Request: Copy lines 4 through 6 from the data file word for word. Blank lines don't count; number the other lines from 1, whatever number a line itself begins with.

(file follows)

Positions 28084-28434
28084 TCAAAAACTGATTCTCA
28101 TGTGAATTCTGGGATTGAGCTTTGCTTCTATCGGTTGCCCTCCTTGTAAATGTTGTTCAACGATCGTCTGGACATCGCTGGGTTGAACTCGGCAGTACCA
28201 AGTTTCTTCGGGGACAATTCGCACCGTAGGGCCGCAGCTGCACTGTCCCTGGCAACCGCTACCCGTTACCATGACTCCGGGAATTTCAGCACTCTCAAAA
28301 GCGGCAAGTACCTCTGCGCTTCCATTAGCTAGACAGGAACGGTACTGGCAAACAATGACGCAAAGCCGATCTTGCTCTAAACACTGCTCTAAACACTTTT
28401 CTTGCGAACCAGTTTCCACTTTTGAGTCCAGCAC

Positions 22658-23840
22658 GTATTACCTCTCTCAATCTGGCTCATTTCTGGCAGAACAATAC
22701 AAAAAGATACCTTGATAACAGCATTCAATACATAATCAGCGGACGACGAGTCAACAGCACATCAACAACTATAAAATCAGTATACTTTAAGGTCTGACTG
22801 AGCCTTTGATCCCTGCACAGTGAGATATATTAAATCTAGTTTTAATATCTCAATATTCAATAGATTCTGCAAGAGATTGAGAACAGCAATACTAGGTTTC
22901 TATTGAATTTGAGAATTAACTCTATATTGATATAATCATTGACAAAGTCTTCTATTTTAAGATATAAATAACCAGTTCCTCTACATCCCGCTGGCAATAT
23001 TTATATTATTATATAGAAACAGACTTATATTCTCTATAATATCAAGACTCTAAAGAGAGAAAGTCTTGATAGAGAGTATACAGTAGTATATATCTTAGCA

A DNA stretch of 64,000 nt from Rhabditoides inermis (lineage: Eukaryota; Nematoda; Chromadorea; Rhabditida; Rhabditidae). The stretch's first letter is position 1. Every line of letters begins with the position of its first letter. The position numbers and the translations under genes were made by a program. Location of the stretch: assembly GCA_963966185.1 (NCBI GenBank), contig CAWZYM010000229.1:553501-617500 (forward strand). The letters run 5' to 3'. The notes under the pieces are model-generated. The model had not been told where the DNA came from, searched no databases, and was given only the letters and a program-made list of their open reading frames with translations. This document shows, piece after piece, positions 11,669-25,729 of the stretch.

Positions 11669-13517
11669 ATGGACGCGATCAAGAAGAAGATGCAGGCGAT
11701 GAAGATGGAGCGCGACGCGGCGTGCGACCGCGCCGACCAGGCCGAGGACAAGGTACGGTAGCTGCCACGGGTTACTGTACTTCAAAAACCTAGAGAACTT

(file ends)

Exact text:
28201 AGTTTCTTCGGGGACAATTCGCACCGTAGGGCCGCAGCTGCACTGTCCCTGGCAACCGCTACCCGTTACCATGACTCCGGGAATTTCAGCACTCTCAAAA
28301 GCGGCAAGTACCTCTGCGCTTCCATTAGCTAGACAGGAACGGTACTGGCAAACAATGACGCAAAGCCGATCTTGCTCTAAACACTGCTCTAAACACTTTT
28401 CTTGCGAACCAGTTTCCACTTTTGAGTCCAGCAC